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How acidic is your canal?


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Has anyone ever done a litmus paper test on their canal water?

 I remember many years ago, a distinctive acidic smell from the water spray in the locks around Nantmich.

I wonder if it effects Hull corrosion.

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It's a lot better than it ever was.

I recall back in the 60s when parts of the BCN glowed at night, and if you chucked the blades back bubbles of phosphorus oozed up from the bottom like a science fiction film.

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The dog likes to drink from the canal and has tasted most of the canals and rivers, the only one she won't drink from is the Weaver.

 

...........Dave

 

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45 minutes ago, zenataomm said:

It's a lot better than it ever was.

I recall back in the 60s when parts of the BCN glowed at night, and if you chucked the blades back bubbles of phosphorus oozed up from the bottom like a science fiction film.

The Chemical Arm in Oldbury had a brilliant white bottom which was clearly visible a while after any boats had moved and the silt had settled.

And occasionally the canal caught fire due to the quantity of oil on the surface.

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1 hour ago, dmr said:

The dog likes to drink from the canal and has tasted most of the canals and rivers, the only one she won't drink from is the Weaver.

 

...........Dave

 

I wondered if your dogs dislike of the Weaver was salinity based, salt mine run off etc,

A bit of googling seemed to show raised salt levels but maybe not enough to effect taste, maybe your dog is particularly sensitive?

Anyway a more comprehensive link to cover up my incoherent ramblings 

http://pcwww.liv.ac.uk/aquabiol/BIOL272_Web/Topic1/weaver_info/water_chemistry.htm

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6 minutes ago, Tracy D'arth said:

There are huge piles, mountains,  of rock salt on the banks of the Weaver at Winsford Salt Mine, the runoff goes into the river.

Its the salt that wrecked the Anderton Lift cylinders not very long after it was built.

And quite a few buildings "on the piss" because of mine workings.

The whole area is riddled with chemical works and holes in the ground 

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1 hour ago, David Mack said:

The Chemical Arm in Oldbury had a brilliant white bottom which was clearly visible a while after any boats had moved and the silt had settled.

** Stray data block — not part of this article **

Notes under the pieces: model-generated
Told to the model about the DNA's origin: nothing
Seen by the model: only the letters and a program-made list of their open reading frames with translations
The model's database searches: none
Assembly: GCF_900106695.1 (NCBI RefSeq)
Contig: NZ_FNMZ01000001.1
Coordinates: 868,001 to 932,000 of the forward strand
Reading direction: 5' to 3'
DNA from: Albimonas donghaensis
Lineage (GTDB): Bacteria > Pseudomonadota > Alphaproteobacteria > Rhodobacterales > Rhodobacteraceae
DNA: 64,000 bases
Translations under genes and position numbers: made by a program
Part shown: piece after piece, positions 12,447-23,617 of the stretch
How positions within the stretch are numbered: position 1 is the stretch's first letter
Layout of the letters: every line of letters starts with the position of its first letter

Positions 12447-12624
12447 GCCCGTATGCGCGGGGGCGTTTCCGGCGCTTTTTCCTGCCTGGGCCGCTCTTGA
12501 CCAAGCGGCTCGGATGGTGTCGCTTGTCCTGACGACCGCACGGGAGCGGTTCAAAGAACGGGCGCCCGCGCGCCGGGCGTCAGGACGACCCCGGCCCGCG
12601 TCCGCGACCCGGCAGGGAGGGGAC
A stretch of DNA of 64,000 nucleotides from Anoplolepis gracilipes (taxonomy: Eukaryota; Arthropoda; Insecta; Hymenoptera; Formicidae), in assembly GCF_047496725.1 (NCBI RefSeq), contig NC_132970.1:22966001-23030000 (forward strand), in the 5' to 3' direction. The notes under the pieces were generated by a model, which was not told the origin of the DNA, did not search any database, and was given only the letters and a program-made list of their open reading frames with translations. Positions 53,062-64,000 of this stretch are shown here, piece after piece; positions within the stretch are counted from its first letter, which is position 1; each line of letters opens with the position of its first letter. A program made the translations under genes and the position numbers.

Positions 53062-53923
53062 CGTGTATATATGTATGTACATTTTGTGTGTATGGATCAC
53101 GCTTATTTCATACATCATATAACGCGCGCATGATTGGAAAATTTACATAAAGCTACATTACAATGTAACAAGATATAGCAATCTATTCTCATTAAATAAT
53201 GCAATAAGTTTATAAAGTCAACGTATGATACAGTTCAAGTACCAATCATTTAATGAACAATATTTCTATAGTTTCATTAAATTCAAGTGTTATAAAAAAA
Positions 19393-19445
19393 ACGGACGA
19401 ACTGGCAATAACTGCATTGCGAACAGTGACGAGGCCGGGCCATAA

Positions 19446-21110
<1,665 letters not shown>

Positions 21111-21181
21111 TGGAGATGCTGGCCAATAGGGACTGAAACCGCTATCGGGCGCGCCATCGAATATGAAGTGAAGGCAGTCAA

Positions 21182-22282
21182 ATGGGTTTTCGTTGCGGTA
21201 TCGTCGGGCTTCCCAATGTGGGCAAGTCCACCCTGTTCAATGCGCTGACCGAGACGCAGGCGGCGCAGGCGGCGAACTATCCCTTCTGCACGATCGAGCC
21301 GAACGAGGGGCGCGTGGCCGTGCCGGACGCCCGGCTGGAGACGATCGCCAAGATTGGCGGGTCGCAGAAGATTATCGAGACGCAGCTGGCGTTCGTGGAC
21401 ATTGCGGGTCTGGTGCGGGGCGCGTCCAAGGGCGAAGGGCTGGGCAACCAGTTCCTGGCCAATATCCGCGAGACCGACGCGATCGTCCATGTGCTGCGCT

And occasionally the canal caught fire due to the quantity of oil on the surface.

The white on the canal bed was phosphorus, the burning effect due to the fact that white phosphorus ignites on contact with air. I recall boating past Clayton’s yard at the bottom of the Crow , the prop wash stirring up lots of the stuff with the attendant white smoke. Those were the days!

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The chemical works down the bottom end of the Weaver, where it's canal not river, make sodium and chlorine in giant electrochemical cells which have a pool of elemental mercury in the bottom to form the anode. (the sodium forms an amalgam with the mercury, which stops it immediately reacting with the chlorine gas being produced in the cell). The amount of mercury "lost" to the waterway over the decades is in the tonnes range, allegedly. Don't water your veggies with that canal water.

 

MP.

 

Edited by MoominPapa
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1 hour ago, Tracy D'arth said:

There are huge piles, mountains,  of rock salt on the banks of the Weaver at Winsford Salt Mine, the runoff goes into the river.

Its the salt that wrecked the Anderton Lift cylinders not very long after it was built.

And the sewer outlet [DSCF1653%5B3%5D]

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7 minutes ago, MoominPapa said:

The chemical works down the bottom end of the Weaver, where it's canal not river, make sodium and chlorine in giant electrochemical cells which have a pool of elemental mercury in the bottom to form the anode. (the sodium forms an amalgam with the mercury, which stops it immediately reacting with the chlorine gas being produced in the cell). The amount of mercury "lost" to the waterway over the decades is in the tonnes range, allegedly. Don't water your veggies with that canal water.

 

MP.

 

Would the mercury settle in the sediment or would it escape as some sort of salt and be able to mix with the water?